How should brands approach Fandoms?
Brands often think that it is solely their product or service that can breed fandoms. However, businesses need to think about what comes after they create the product. How can they build continual touch points with fans and what additional experiences can they provide so fans continue to stay engaged?
It’s critical for brands to understand their particular fandom in order to engage with them authentically. Brands should go to where fandoms connect with one another and immerse themselves in fandom spaces on social media like Reddit, Twitter, YouTube, Instagram and fandom-specific places (e.g. Discord for gamers). It is important to keep in mind that these platforms are not the same and fans interact with each other differently depending on the platform.
In order to better appeal to fandoms, Brands need to learn certain unspoken rules, acronyms, and memes that are commonly used within the fandom. Analyze these spaces and seek to understand where fans are congregating, what they’re saying and how they’re saying it. Use those insights to drive future conversations and marketing towards fandoms. Fandoms are keen on authenticity and if they know that you are not in tune with their community, they will call you out for it. You must never take your fandom for granted, for even your biggest fans could turn on you at any time.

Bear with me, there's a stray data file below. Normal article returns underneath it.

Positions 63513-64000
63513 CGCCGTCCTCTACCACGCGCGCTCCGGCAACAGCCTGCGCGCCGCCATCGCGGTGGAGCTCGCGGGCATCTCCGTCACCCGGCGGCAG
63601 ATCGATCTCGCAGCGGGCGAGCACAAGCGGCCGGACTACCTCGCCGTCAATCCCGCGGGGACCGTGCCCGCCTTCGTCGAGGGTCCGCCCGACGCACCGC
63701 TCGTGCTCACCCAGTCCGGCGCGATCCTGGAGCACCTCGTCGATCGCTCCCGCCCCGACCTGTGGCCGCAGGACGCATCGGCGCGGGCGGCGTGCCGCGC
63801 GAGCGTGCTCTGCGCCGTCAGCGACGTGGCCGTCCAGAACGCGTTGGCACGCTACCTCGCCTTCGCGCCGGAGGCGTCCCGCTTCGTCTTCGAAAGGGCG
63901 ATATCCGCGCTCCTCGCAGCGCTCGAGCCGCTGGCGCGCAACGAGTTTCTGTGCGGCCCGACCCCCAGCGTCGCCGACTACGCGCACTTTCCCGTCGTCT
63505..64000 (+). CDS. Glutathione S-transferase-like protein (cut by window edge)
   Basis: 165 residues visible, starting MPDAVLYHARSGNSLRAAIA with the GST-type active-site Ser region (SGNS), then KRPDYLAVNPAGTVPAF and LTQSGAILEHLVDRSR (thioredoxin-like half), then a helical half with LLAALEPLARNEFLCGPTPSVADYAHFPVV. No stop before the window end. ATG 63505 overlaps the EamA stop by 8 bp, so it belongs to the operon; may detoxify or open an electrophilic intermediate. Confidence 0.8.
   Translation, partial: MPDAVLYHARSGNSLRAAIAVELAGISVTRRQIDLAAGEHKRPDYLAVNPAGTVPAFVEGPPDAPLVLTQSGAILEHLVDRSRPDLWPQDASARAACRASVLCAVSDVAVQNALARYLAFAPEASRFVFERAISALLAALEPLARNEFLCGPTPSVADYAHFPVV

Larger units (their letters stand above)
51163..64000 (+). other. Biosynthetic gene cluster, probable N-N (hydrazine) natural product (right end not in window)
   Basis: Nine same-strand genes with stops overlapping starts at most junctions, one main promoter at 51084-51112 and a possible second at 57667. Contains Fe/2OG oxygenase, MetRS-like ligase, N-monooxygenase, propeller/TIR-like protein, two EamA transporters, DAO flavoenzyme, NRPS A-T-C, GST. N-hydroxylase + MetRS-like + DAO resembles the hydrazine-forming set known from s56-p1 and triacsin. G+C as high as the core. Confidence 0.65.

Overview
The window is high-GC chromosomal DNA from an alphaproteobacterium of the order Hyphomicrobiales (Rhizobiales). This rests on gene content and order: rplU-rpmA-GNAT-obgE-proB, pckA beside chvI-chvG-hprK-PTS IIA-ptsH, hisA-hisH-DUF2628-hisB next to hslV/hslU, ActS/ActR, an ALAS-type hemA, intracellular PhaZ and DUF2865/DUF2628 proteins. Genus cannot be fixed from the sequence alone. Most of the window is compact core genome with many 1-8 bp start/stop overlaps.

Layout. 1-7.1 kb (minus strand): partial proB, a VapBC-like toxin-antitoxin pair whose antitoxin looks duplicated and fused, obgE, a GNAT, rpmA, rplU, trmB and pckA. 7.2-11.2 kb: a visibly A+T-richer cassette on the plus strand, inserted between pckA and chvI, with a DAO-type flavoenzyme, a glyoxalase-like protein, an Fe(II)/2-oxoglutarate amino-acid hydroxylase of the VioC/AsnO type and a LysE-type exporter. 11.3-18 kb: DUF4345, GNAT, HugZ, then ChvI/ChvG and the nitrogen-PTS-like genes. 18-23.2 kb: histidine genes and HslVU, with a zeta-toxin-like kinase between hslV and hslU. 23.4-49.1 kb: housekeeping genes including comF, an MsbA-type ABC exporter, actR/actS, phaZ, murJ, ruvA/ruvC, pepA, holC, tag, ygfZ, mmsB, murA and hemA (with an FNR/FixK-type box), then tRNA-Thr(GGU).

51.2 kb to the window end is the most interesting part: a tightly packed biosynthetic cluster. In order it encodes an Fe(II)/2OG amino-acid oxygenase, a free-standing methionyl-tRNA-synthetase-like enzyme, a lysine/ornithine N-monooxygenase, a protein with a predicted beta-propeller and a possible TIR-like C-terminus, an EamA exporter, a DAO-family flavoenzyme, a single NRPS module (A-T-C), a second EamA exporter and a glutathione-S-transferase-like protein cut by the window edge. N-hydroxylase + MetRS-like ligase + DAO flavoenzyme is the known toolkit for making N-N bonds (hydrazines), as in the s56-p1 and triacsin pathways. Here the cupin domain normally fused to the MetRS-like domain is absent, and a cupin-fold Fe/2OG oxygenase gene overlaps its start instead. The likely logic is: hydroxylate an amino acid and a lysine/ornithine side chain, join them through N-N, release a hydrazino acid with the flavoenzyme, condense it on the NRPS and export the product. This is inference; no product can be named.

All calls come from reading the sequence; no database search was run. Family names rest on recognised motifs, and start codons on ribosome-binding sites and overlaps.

It seems obvious, but brands need to pay special attention to engaging with fandoms. The more you communicate with and value your customers, the more they’ll reciprocate that positivity. Whereas normal promotional marketing may be enough for the average consumer, fandoms need more to stay engaged. Fandoms need immersive experiences to further enrich their typically digital communities and deepen their passion for the brand. Brands should take a cue from events like ComicCon, which welcomes fans and anyone interested to come and experience their shared love for Comics. These are experiences that not only allow fans to live in and intensify their fandom, but also find community and camaraderie.
Fandoms are breeding grounds for new creativity. You can think of fandoms as a very welcoming micro-universe for all who have the same interests. Out of this passion and welcoming space, fandoms nurture a safe space to create art, cosplay, podcasts, songs, short stories, poems, videos, and more. Through these works, fandoms often express values and sentiments that are very different from what the mass-market can offer. They challenge norms within mass media and push brands to think about things they never thought to offer. Brands should embrace this type of creativity and listen to what fandoms are saying and the ideas they have. These are ideas that push the label on innovation and creativity.
At its core, fandom is so appealing to people because it meets so many innate human needs: entertainment, community, connection, creativity and collaboration--whether that is a community of Reddit memers, Twitter friends, or cosplaying at live events. This holds true for fandoms across genres. In order to truly connect with fans, businesses must understand how fandoms bring people together, what keeps them together, and how they can yield that community to further build their brand.